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https://www.wrike.com/blog/10-reasons-the-death-star-failed/ - A long time ago in a galaxy far, far away… the Death Star projects failed spectacularly. Here, finally, is an Imperial insider's view into why these projects blew up — literally. Learn from the Empire’s mistakes to keep your projects from falling to the dark side. And stop by the Wrike blog at https://www.wrike.com/blog to learn everything you need to know about project management. Your Yoda, we will be!
10 Reasons the Death Star Failed: Project Management Lessons Learned
10 REASONS Pnosactstm. -.
FROM THE DEATH st AR
Here I am-_—. — a former Imperial starﬂeet
commander. Now, I'm at the bridge
of a single pathetic Star Destroyer,
stationed in some puny backwater
system. How did the once invincible
Galactic Empire come to this? If you
ask me, these are the 10 key mistakes
, , leading to the failure of the Death
Stars, and ultimately, the collapse
F0 of the Empire.
INCOMPLETE PROJECT REQUIREMENTS
The Death Star fulﬁlled every requirement
for the ultimate weapon: a super laser capable
of destroying a planet with a single blast, plus
15,000 laser, ion, and turbolaser batteries. But
plans didn't include defenses that could keep
starﬁghters from inﬁltrating & causing
Carefully consider how the completed project
will function in the real world when writing your
requirements. What situations could cause problems?
NOT RECOGNIZING RISK
No project is invulnerable, as every Imperial
office on board learned the hard way when
the ﬁrst Death Star disintegrated. If your
project has a susceptible thermal exhaust
port, you need to know — even if it is only
two meters wide.
No project is too big to fail, or too small to skirt risk. Conduct a thorough
risk assessment to identify potential threats and opportunities.
NOT MANAGING RISK
When Rebels snatched the Death Star plans and
found a weakness, the Empire didn't do anything
to mitigate the threat: no contingency plans,
evacuations, or defensive TIE ﬁghter patrols.
Tarkin was so certain in the Death Star's
invincibility that he didn't even evacuate
once it was under attack.
Be proactive with potential problems. Do what you can to prevent them,
and respond quickly if they do occur.
Ever worked under an unreasonable manager?
Imagine reporting to Vader or Tarkin! Not exactly
approachable. And they certainly didn't encourage
new ideas or collaboration.
Be available to help with questions and hangups, offer advice, and ask
for new ideas. Don't just expect people to follow your orders to a I
The Death Star's main purpose was to scare
local systems into cooperating. But wouldn't
Super Star Destroyers stationed in key systems
do the trick? Or a few garrisons of stormtroopers?
Instead of intimidating them into submission,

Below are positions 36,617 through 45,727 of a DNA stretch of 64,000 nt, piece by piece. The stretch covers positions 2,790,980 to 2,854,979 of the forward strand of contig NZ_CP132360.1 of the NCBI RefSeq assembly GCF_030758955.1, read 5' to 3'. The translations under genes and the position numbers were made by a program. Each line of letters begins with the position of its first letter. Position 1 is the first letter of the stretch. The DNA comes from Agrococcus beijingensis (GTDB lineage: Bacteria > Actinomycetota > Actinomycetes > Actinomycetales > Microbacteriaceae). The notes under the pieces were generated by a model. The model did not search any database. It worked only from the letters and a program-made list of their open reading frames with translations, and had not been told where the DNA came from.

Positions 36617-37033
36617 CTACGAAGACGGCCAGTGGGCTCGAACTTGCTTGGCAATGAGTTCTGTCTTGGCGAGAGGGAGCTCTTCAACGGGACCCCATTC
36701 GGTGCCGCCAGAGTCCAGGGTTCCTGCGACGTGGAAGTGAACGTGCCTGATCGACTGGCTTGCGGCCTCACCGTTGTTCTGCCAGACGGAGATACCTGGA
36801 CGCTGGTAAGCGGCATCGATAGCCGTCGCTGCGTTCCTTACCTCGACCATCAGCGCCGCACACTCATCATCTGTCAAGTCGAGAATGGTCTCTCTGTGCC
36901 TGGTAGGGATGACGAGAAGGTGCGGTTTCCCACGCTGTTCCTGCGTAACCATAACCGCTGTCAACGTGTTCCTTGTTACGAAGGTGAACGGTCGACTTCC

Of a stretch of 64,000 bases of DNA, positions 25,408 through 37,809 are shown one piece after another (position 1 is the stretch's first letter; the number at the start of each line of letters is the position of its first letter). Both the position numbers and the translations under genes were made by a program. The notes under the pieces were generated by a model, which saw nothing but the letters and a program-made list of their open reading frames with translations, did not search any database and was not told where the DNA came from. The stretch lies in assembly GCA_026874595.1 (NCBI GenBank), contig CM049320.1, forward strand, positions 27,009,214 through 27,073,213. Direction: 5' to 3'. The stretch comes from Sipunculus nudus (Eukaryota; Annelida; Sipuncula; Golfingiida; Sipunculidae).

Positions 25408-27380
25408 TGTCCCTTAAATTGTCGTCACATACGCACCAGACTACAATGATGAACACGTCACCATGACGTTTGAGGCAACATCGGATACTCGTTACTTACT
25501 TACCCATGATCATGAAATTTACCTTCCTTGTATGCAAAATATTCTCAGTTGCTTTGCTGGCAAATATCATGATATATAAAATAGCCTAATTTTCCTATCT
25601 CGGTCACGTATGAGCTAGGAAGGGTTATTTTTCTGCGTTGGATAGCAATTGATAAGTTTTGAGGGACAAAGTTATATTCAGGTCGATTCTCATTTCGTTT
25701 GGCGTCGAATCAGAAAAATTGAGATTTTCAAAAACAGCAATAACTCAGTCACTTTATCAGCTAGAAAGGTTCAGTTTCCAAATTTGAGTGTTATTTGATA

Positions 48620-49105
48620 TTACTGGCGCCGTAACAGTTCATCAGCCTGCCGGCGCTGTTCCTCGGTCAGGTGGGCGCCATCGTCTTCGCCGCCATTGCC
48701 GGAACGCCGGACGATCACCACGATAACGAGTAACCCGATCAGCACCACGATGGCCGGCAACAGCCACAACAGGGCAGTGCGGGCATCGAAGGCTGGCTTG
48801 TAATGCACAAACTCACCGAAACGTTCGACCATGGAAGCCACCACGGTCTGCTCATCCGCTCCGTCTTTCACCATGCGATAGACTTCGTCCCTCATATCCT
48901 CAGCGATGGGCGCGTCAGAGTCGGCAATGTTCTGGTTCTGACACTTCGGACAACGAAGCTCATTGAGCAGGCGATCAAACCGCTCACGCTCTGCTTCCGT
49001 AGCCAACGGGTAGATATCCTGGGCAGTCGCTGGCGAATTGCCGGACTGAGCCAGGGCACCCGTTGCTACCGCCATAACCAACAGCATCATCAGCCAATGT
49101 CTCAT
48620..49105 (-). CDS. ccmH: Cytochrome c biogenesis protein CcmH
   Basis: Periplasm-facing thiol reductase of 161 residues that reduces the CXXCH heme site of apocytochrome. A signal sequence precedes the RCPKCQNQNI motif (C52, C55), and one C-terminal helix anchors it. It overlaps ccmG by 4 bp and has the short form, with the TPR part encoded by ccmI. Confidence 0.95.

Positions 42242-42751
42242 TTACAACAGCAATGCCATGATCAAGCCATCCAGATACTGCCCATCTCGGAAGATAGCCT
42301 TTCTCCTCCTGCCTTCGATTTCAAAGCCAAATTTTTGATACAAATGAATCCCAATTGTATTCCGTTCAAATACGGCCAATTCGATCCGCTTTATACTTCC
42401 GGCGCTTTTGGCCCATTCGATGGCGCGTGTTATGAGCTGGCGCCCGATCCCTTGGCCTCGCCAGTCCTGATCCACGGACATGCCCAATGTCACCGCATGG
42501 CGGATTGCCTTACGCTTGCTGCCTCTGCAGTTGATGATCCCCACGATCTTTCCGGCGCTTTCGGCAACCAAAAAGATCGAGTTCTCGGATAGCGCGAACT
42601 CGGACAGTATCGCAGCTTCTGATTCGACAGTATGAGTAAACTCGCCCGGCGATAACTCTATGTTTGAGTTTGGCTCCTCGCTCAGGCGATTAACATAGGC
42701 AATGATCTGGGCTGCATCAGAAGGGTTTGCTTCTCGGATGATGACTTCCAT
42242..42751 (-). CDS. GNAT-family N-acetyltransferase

the Death Star inspired more star systems
to join the rebellion.
Consider all possible solutions to the problem, and only then decide
on an approach. Don't just choose the ﬁrst idea or easiest path.
NOT LEARNING FROM MISTAKES
After the ﬁrst Death Star's destruction, the Emperor
insisted on pushing full steam ahead on the second
Death Star. Although the thermal exhaust port
weakness was ﬁxed, he repeated many
of the same mistakes, believing
a bigger Death Star with more
ﬁrepower would ensure victory.
Hold a retrospective after each project What worked well? What could be
improved? Apply knowledge to future projects for constant improvement.
DIFFICU LT STAKEHOLDERS
The Emperor wanted the second Death Star operational ASAP, insisting on unreasonable timelines that Jerjerrod‘s
team could never meet. The only possible result was sloppy work & missed deadlines. And sure enough, without
Endor's protective shield, the Death Star was easy pickings for the Rebels.
When faced with unrealistic demands, present several feasible
alternatives and let the stakeholder choose the approach. Or, list
what additional resources you'll need to meet their request.
Jerjerrod simply didn't have the men he needed
to get the Death Star operational on time. When he
asked for additional resources, Vader and Palpatine
just threatened him instead of helping him.
Completed projects don't materialize through sheer willpower
Ask your team what they need, and then do your best
to provide it — or rethink your plan.
POOR TEAM MORALE
Vader believed that if your survival hinged on job
performance, you'd meet every expectation.
But by killing every admiral and captain who
slipped up, all he accomplished was constant
turnover of leadership — and stalled progress
as a result.
Did you know people are actually more productive when they're
in a good mood? (Safe to say the Empire didn't. ) Create a happy
work environment and watch your progress SOUI’.
When Vader wasn't killing key ofﬁcers or terrorizing
underlings, he was searching for Luke Skywalker.
He was so distracted, it's no wonder the project
was behind schedule!
Stay focused on the work at hand.
Multitasking is a sure-ﬁre productivity killer
Learn from the Empire’s mistakes
to keep your projects from falling
to the dark side — and stop by
Wrike. com/ blog to learn everything
you need to know about project '
management. We'll be your Yoda!
Brought to you by I
. ‘ward-ining collaboration
and projectjmanagement software
www. wrike. com